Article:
Are the linked parts of your email clearly clickable? And are the things that seem clickable – like images and headlines – actually links? Are your fonts big enough for those without the bright eyes of a young, dynamic marketer?
The online marketing world is in love with what we might call “attention metrics”, like pageviews, likes, retweets and open rates.
This love grows, the harder it is to measure the more pragmatic business success metrics associated with what we do.
So bloggers and newsletter publishers tend to focus more on attention than do those pushing out email coupons.
There’s nothing wrong with attention metrics per se, provided you don’t lose sight of the connection to those metrics that truly matter…those metrics that reflect whether your customers or prospects are doing what you ultimately want them to do.
Trouble is, they don’t always connect like that.
More attention doesn’t always mean more sales, particularly if attention is coming from the wrong source.
You can end up writing, publishing or promoting to a crowd, where that crowd is not your customers or audience.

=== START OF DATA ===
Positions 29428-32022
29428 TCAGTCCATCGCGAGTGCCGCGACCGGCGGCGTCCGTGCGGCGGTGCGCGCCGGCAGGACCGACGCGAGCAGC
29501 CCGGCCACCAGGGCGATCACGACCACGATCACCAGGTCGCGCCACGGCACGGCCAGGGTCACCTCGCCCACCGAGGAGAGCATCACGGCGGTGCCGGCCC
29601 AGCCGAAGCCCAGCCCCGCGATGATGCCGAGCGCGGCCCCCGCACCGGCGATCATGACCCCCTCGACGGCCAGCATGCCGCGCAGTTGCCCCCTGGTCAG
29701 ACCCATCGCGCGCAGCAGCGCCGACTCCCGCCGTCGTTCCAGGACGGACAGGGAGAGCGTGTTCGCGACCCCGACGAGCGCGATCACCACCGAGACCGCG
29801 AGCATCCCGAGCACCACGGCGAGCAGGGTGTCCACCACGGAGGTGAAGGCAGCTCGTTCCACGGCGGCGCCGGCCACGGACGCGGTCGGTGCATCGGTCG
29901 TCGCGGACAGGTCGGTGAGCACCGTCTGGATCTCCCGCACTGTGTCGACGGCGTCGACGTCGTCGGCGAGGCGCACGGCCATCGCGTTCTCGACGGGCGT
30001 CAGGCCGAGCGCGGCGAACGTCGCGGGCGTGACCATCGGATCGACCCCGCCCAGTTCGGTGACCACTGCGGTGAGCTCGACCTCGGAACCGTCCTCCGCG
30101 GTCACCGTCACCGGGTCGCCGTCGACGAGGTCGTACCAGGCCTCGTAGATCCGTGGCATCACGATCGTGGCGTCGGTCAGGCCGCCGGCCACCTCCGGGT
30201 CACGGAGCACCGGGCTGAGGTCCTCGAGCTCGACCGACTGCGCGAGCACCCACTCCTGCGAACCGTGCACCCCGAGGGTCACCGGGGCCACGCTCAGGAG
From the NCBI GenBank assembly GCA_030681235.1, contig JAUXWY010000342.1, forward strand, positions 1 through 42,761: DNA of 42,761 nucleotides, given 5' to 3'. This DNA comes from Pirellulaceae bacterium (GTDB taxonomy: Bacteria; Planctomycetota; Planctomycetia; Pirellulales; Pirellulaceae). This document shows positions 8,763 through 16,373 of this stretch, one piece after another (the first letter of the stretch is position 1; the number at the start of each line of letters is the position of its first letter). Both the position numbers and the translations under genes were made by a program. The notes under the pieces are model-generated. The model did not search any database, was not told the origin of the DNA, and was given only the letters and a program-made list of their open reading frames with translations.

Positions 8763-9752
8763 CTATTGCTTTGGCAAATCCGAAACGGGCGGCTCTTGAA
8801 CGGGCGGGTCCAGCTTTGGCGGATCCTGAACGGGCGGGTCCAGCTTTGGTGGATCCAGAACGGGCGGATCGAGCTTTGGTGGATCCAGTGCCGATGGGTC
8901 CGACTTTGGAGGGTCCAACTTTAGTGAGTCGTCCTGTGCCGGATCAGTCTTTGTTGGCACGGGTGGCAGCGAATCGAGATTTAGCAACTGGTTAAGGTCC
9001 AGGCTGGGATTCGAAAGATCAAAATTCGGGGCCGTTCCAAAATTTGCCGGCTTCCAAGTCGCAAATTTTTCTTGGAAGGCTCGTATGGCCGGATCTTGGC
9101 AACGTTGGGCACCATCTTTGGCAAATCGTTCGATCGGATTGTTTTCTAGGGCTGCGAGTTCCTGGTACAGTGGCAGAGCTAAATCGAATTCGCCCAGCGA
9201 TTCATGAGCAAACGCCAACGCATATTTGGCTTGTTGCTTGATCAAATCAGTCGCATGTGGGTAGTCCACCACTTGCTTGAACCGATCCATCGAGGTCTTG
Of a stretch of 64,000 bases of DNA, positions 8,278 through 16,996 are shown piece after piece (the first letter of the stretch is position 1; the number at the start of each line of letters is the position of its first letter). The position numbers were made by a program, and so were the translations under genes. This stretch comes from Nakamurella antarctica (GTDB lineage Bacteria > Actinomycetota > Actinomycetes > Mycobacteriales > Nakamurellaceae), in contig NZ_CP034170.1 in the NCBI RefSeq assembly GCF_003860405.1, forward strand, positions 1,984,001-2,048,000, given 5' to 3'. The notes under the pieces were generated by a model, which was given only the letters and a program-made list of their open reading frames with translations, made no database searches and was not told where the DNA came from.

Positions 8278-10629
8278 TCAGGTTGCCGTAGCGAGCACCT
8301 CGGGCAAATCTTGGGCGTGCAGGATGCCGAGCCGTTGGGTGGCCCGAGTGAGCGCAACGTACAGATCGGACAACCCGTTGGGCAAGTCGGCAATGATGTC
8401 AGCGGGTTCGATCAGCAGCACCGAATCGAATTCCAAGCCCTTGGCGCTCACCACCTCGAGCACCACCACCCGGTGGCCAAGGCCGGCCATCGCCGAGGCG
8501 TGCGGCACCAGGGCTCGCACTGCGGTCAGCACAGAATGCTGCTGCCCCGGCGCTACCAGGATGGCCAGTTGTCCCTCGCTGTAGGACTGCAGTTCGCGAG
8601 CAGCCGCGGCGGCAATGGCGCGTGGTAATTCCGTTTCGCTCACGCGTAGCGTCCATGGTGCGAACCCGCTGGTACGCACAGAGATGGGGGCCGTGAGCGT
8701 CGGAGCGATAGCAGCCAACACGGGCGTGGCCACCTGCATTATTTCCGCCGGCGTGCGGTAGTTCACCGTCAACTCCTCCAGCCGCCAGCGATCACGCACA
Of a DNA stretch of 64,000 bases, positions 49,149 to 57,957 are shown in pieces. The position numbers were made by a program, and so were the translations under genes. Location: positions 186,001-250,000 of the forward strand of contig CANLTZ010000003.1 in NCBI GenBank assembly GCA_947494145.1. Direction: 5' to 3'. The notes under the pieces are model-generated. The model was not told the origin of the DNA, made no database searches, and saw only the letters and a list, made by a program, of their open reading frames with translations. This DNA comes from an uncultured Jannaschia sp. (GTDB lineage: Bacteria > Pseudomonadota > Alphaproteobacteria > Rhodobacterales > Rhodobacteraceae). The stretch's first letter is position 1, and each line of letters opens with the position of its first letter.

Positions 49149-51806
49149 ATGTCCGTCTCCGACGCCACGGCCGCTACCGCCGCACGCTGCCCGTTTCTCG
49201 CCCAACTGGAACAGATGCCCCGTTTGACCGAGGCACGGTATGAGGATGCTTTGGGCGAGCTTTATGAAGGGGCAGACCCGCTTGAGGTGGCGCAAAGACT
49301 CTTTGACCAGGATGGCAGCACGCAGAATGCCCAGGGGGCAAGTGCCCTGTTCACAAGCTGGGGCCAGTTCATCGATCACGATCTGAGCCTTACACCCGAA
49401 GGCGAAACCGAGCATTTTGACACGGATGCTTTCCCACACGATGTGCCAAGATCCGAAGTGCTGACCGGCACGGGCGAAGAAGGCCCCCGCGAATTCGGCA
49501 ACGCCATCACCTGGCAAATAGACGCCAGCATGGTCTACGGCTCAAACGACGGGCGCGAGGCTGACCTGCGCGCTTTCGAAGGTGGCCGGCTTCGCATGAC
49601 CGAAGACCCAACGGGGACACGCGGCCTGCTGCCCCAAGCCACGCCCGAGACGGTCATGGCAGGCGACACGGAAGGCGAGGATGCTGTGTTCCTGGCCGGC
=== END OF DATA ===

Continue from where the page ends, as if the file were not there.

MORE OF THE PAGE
It’s a particular danger for content producers, who can fall into a whirlpool of mutual admiration writing for the benefit of other content producers in a shared community.
So email marketing bloggers like me can end up writing content that other email marketing bloggers like to promote.
But am I writing for other bloggers or for email marketers? The two groups don’t value the same things.
J-P De Clerck wrote a fascinating article about content commoditization. He says, for example…
“The increasing attention for content is very often resulting in “me too” content and as such, commoditizing content, with lots of pieces that repeat what other pieces elsewhere contained.”
This attention focus places popularity above influence, reach above impact and, in many cases, familiarity above originality.
You can end up dedicating a disproportionate amount of space to the wrong topics or promotions: topics and promotions that are more relevant to the sender and their community than the recipient.
From the instructions to my DVD recorder:
“You cannot connect this unit to DVI devices that are incompatible with HDCP”